In the current decade, 25% of marriages in this country end in legal divorce. Two of every three divorces involve offspring, thus affecting more than half a million children. Some 300,000 desertions and 250,000 illegitimate births annually add to these statistics. One of every four minor children lives in a broken home. The problem looms ominously large.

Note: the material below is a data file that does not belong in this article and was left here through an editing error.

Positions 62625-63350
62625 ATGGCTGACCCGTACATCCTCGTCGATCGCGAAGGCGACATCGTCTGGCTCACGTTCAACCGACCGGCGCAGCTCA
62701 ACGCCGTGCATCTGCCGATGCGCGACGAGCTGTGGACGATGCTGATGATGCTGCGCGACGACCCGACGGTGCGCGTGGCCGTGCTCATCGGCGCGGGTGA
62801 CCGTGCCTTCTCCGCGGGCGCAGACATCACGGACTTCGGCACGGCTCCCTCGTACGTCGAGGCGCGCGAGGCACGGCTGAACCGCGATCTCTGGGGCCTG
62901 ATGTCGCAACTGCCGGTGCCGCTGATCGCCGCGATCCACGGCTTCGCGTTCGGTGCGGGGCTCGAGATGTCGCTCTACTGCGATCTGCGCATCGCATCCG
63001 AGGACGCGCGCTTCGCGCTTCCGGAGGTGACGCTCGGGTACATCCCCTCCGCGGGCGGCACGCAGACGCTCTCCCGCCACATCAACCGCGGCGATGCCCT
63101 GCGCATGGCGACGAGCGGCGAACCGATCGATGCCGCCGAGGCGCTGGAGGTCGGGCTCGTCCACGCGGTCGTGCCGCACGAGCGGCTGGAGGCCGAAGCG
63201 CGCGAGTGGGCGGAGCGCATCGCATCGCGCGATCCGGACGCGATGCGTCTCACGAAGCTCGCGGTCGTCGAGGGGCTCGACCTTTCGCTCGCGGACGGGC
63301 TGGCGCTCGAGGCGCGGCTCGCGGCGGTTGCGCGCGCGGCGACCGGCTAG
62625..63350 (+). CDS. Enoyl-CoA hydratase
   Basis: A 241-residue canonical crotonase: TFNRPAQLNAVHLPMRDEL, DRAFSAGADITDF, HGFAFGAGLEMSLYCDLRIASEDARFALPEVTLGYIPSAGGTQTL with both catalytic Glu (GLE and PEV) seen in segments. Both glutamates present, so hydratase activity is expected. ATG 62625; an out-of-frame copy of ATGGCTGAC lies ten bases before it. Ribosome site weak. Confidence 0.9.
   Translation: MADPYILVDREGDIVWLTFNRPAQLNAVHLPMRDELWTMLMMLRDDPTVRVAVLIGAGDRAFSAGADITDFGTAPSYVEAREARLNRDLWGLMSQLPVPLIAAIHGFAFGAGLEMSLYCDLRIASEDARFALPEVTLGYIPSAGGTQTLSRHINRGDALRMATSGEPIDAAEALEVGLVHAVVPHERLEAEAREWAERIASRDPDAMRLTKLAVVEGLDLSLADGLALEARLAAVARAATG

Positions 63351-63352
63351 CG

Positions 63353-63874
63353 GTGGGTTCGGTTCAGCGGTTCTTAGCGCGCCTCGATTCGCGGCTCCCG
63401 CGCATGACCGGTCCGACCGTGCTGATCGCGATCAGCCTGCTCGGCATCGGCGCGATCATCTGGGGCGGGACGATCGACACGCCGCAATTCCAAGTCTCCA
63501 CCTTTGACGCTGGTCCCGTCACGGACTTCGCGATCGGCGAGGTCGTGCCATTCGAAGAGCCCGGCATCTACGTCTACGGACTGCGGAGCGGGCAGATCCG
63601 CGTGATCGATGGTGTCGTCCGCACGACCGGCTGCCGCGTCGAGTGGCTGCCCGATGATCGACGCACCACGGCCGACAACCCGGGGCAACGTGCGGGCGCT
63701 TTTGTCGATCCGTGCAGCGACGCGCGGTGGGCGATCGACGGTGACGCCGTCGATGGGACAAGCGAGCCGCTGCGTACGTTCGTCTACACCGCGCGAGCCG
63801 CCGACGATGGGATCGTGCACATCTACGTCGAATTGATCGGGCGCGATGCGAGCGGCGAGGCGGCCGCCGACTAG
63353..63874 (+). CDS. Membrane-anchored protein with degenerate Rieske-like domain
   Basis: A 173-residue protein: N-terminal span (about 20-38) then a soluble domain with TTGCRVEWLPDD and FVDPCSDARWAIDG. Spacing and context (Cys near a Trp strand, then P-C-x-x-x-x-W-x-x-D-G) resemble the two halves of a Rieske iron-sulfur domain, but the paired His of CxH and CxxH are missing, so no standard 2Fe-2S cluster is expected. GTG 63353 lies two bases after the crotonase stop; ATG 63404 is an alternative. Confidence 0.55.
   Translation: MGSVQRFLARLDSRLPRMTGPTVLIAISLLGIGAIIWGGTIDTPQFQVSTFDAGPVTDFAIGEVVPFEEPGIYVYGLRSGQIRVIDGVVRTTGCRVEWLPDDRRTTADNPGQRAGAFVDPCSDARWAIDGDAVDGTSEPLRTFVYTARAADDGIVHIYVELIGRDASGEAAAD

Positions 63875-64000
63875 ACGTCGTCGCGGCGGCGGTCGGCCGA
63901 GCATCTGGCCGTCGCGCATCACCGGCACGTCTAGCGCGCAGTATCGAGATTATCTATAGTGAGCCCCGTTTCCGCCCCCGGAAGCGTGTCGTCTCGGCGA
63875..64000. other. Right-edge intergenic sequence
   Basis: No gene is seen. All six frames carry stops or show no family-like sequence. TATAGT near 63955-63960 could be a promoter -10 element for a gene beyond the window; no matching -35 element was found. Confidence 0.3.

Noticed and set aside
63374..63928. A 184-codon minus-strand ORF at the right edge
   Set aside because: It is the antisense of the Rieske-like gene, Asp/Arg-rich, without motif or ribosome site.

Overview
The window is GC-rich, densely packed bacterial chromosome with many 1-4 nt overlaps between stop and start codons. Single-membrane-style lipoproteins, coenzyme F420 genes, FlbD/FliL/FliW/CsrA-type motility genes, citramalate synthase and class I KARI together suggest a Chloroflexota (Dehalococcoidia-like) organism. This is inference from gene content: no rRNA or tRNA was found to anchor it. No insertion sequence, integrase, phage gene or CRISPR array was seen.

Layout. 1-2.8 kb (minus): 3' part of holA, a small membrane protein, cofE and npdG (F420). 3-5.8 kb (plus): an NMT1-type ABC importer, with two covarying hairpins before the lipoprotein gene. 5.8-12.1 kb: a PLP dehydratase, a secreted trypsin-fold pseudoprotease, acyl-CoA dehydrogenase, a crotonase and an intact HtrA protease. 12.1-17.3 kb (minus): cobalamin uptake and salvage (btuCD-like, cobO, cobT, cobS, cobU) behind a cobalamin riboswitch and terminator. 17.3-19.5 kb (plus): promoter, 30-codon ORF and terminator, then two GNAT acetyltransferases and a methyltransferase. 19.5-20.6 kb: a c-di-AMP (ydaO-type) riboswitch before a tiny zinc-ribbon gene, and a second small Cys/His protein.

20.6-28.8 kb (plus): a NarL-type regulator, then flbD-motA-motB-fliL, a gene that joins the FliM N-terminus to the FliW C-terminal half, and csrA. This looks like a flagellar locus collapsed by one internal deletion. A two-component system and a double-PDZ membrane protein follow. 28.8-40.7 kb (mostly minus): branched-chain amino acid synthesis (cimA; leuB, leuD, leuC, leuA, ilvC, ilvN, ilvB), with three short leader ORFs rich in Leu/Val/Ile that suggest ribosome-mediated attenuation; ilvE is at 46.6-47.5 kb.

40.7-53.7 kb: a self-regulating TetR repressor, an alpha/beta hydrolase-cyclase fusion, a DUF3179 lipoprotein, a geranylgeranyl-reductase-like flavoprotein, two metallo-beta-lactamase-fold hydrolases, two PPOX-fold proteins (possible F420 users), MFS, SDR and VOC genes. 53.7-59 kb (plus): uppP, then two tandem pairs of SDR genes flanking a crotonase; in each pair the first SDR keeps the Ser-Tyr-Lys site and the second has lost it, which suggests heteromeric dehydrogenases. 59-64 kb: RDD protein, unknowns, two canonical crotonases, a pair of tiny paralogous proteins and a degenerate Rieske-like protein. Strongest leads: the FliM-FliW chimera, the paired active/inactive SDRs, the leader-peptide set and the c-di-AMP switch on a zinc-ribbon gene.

Edited by Rabbi Earl A. Grollman, who has also contributed a prologue and the most poetic chapter in the book, this brief volume fulfills a distinct need, although somewhat imperfectly. Contributors from all relevant ranks have written thoughtful, often moving essays. All emphasize preference for secure, one-parent households over striferidden, overwrought homes with two parents. Fewer disturbed children, less juvenile delinquency, and greater emotional security occur in the former milieu. Divorce is better than a hate-ridden, quarrel-filled marriage. However, if at all possible, divorce even though ultimately inevitable, should be postponed until the